By Natalie Brenner
“I hope you’re not mad at God.”
Her words were hopeful, thoughtful even, as we sat on the giant rock staring out over the ocean. Her eyebrows were raised, her posture stiff, a question on her face, imploring if I was indeed mad at Him or not.
I thought to myself about it, quiet, slow to respond. I sat slouched, but only because my hands were firmly planted on each side of my legs on the rock so I could stare steadily out over the ocean. Steady but relaxed, I halfway shrugged and said, “I don’t think I’m mad at Him, so to speak. But I do think, that if I were, He could handle it. You know? I think He can handle my anger. He seems pretty big.”
She didn’t respond immediately. She was our pastor’s wife, a dear friend, someone with whom I had confided in for years. A mentor and friend, we had grown close but since my miscarriage I really had began distancing myself. It was because of gentle and loving but invalidating statements such as these.
She wasn’t the only human I loved and respected that said these things. Not all, but many people in our church and friends and family circles, the communities we cherished and poured ourselves into, responded to us with an array of cliche, well-meaning, and yet hurtful statements:
“He doesn’t give you more than you can handle.”
“It was God’s plan.”
“Clearly there was something wrong with your baby, maybe it wasn’t healthy, and God wanted to prevent you from that.” (What?)
“It wasn’t God’s time for you to be pregnant.”
“He is in control.”
“Find joy in your trials.”
“At least you know you can get pregnant.”
“He gives and takes away life.”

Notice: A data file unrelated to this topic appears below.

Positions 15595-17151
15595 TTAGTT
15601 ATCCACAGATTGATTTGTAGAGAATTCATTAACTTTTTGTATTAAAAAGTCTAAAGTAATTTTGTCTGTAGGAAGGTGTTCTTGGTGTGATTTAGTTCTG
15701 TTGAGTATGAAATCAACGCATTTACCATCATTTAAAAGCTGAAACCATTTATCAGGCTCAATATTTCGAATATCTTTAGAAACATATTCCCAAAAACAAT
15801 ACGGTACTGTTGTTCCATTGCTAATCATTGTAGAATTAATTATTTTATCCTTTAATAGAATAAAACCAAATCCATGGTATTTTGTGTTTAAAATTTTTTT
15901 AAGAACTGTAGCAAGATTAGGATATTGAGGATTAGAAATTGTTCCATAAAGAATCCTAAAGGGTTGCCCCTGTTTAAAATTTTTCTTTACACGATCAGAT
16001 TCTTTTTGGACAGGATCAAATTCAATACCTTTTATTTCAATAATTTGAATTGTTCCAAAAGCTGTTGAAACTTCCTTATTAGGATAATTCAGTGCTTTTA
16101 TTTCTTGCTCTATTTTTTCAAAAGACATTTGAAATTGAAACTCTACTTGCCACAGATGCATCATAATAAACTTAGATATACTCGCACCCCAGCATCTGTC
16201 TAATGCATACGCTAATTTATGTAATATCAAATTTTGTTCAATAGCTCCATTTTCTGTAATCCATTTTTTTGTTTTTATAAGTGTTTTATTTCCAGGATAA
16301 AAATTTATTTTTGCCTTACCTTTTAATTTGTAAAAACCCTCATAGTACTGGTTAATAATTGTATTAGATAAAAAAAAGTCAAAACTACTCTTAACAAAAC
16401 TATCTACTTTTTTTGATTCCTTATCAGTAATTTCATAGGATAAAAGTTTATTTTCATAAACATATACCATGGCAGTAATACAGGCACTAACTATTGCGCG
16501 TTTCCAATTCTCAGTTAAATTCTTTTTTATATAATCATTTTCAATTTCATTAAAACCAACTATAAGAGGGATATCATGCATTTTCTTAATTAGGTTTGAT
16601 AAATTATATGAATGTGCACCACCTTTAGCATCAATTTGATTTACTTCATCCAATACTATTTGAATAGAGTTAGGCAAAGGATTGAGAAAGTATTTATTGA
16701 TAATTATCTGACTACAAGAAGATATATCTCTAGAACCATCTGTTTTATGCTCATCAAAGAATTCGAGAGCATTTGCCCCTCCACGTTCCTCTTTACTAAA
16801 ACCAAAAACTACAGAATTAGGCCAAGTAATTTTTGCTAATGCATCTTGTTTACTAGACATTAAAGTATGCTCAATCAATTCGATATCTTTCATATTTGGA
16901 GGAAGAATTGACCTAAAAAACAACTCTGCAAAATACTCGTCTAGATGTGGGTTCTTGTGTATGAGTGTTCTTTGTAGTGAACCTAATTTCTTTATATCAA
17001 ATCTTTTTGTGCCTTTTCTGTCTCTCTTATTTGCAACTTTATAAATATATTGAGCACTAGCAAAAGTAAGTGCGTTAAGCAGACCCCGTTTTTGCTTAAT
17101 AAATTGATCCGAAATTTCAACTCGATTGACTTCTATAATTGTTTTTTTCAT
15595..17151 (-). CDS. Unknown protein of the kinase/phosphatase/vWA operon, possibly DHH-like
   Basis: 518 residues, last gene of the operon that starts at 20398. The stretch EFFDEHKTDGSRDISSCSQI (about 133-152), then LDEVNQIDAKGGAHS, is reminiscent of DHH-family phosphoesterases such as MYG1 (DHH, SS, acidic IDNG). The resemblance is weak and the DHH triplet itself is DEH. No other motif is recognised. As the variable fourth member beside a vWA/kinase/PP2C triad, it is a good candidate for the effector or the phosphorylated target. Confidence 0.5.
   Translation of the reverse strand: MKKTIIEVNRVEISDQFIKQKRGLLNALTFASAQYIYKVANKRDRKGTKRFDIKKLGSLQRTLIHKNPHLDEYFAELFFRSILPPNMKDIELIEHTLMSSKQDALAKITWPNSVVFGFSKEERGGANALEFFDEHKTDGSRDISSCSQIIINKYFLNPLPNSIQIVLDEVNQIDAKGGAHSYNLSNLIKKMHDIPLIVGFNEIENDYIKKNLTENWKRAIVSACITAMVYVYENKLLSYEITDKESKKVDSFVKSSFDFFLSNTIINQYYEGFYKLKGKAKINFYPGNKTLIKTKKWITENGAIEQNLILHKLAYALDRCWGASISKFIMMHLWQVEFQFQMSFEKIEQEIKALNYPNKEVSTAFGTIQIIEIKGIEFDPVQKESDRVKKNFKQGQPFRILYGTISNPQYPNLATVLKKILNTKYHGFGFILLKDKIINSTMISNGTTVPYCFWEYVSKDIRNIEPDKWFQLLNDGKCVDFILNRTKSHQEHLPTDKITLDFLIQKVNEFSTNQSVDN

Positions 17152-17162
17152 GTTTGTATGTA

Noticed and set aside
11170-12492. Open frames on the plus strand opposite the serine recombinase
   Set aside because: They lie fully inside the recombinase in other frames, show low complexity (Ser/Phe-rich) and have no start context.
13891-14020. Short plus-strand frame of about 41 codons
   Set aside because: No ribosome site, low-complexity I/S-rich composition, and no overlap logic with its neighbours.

“Don’t be mad at God. Don’t blame God.”
The oxymoron of “He gives and takes away life” and “Don’t blame God” are ridiculous.
I get it, though. I think there are truths and verses in the Bible that we blanket pain and use without diving into its intended context. I have thrown those statements around in other people’s times of trial and suffering. I didn’t know how to respond and my surface-level heart assumed those words would help. Or did I? Was it for them or for me that I used those cliches in people’s true times of trial and suffering? Was it to make me feel better, like I had somehow spiritually pointed them towards God in their grief?
We sat on that rough rock ledge together, our legs and feet dangling high above the sand, our eyes focused on oceans deep. I pondered these things and wondered why Christians felt the need to blanket statement. Why I felt the need to attempt to salve with salt to real wounds.
Why is there so much shame in just allowing ourselves to feel?
To breathe in the reality of pain and grief and sorrow? Why is there so much judgment when we choose honesty through grief?
I decided again, there on that ledge, that I would continue to be honest. I would continue to find Him in the honesty even if it appeared or felt ugly and “ungodly.”
I may not find permission from Christian culture to grieve and acknowledge loss, but I find it in Him. He offers freedom like no one else can. The freedom found in gut-wrenching, pain-filled, ugly honesty.
Follow Natalie Brenner at nataliebrennerwrites.com, and check out This Undeserved Life: Uncovering the gifts of grief and the fullness of life, which is a beautifully-written memoir chronically Natalie’s experiences with God and grief in infertility, the adoption process, church leadership, family life, and more.